The new terminal, part of the £1.3bn Manchester Airport Transformation Programme, has been recognised in the airports category of the prestigious Prix Versailles, an award for cutting-edge architecture, as judges called the design of the facility “inspiring”.

The terminal was designed by architects Pascall+Watson, who have welcomed the award. It opened in 2021 and was judged as part of the 2022 cohort for the Prix Versailles, the awards for which were announced this month.

The Prix Versailles was launched in 2015 and is recognised by UNESCO. The awarding criteria include innovation, creativity, reflection on local, natural and cultural heritage and ecological efficiency.

Recognition for Manchester’s new Terminal 2 comes as work progresses in earnest on the next phase of its transformation.

More than 1m working hours have been clocked up since the project was announced in 2015. The new Terminal 2 opened in 2021 and millions of passengers have now enjoyed its mix of stylish, modern facilities, locally based food and drinks outlets like San Carlo, Archies and Se7en Brothers and internationally renowned retail outlets.

The next phase will see Terminal 2 expand to nearly double its current capacity meaning that by 2025 around 80% of the airport’s passengers will use it.

More than 500 jobs will be created in the construction alone, while independent analysis shows that around 16,400 extra jobs will be generated by 2040, as a result of the economic activity stimulated by the expansion.

Terminal 2 is one of six airports recognised by the Prix Versailles from the 2022 cohort. Others included Los Angeles International Airport’s West Gates Terminal, Helsinki Airport’s Terminal 2 and Chengdu Tianfu International Airport in China.

Jérôme Gouadain, Secretary General of the Prix Versailles, said: 

“Manchester Airport today joins the World’s Most Beautiful Airports List thanks to the remarkable architectural work on Terminal 2 and recognised during the 2022 edition of the Prix Versailles.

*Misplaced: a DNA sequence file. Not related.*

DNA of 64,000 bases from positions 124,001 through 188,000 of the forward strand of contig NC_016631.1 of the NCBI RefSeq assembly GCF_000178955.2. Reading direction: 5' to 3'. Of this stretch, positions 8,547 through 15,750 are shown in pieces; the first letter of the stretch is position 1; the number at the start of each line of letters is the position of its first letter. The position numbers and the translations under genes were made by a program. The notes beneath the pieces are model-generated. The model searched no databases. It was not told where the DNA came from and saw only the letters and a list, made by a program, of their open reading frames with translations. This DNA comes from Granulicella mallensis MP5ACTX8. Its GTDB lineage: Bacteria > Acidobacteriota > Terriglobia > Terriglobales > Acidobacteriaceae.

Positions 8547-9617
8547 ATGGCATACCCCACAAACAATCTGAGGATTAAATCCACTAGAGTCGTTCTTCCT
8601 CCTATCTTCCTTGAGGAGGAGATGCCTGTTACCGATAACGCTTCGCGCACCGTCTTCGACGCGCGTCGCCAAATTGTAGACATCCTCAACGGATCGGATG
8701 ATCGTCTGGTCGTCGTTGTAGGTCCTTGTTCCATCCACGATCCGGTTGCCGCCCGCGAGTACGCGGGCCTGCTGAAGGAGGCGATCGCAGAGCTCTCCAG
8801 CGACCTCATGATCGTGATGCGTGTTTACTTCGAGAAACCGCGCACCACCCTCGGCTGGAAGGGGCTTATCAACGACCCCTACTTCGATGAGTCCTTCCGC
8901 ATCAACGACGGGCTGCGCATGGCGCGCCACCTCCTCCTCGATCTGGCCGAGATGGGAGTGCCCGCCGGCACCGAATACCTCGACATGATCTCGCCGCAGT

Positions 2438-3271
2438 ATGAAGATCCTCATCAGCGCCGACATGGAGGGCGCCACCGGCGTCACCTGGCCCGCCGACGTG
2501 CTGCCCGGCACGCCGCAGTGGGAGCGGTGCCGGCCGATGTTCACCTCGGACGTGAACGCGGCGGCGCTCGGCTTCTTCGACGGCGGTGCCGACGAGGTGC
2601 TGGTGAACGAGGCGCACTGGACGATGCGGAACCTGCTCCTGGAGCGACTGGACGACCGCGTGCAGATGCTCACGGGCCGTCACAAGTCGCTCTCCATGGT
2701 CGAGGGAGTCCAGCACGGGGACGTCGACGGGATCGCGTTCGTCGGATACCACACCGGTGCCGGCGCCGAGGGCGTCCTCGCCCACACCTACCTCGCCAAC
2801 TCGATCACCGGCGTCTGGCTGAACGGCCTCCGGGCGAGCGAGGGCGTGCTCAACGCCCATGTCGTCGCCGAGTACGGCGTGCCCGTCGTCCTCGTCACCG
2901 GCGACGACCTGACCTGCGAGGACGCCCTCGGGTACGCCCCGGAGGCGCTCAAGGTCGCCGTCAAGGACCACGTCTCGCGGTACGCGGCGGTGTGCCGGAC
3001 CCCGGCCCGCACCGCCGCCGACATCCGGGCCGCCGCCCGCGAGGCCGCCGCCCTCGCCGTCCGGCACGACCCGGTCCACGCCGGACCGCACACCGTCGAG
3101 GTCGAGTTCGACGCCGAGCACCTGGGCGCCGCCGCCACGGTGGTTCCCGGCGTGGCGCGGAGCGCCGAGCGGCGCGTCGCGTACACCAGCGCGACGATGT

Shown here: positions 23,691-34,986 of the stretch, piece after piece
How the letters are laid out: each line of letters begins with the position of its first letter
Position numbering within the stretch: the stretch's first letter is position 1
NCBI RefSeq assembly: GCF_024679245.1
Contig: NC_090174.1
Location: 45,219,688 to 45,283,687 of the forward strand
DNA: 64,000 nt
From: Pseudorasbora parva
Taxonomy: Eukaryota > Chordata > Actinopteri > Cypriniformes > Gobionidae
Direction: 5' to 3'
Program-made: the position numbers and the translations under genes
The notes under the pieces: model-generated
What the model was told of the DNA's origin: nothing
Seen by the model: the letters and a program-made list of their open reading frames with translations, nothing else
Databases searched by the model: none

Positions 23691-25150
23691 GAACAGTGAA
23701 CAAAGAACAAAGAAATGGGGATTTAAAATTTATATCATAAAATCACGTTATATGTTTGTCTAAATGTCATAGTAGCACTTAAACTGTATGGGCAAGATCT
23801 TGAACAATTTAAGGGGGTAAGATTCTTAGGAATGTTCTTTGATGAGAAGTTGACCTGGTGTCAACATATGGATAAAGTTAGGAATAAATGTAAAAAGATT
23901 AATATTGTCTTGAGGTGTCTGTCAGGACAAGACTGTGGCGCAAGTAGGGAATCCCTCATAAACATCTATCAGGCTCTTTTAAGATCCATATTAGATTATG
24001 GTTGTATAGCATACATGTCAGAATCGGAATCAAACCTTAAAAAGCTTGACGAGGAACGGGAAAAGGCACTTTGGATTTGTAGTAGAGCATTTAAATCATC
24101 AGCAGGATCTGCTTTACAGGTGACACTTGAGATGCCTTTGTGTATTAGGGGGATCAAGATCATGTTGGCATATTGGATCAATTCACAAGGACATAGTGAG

“Focusing on the purity of lines and a perfectly mastered interior design, the airport combines lightness and conviviality. Inspiring.” 

Chris Woodroofe, Managing Director of Manchester Airport, said: 

“We’re proud to serve the people of the North, not only by connecting them to the world via a route network unrivalled by any UK airport outside London – but also by offering them an airport experience that matches any major international capital city. 

“The Prix Versailles naming Terminal 2 as one of the most beautiful airport terminals in the world is recognition of the hard work and expertise that has gone into creating a truly world-leading facility for the people of the region. 

“And the most exciting thing is that we’re not even finished yet. More than 1million working hours have gone into the Manchester Airport Transformation Programme so far but there’s much more to come. 

“We’re moving into phase two now and over an epic 18 months between now and 2025 we’ll see work finish on the project. By that time, around 80% of our passengers will go through Terminal 2 so while many may not have experienced it yet, the chances are you will do in future.” 

Julian Carlson, Pascall+Watson Director, said: 

“We are delighted that the collaborative efforts of Pascall+Watson and the MAG Team in designing and executing Manchester Airport’s new Terminal 2 have been acknowledged by Prix Versailles. 

“This transformation project has allowed us to create a modern aesthetic while revitalising and expanding existing facilities for future use. 

“Terminal 2 not only enhances the passenger experience but has also been successfully completed within an active operational airport environment.” 

Manchester Airport has also been shortlisted for the Best UK Airport in the annual Travel Weekly awards.

The second phase of the Manchester Airport Transformation Programme is already well underway. Work has begun to build a new pier at Terminal 2 that almost doubles the number of gates to aircraft available.

New screening machines have been added to some of the security lanes in Terminal 2, beginning the process that will soon see the limits on liquids in hand luggage scrapped. New check in desks have opened in the new section of Terminal 2 to ensure capacity isn’t affected as work begins on the older half of the building.

Tenders are also live for 27 new retail and food and drink outlets that will feature in the redeveloped section of Terminal 2 as well as an artwork modelled on the iconic chandeliers that used to hang in Terminal 1.

Key partners in the project include architect Pascall + Watson, programme managers and construction lead Mace, airfield designer Jacobs, structural engineer Buro Happold and baggage system lead Vanderlande among others.

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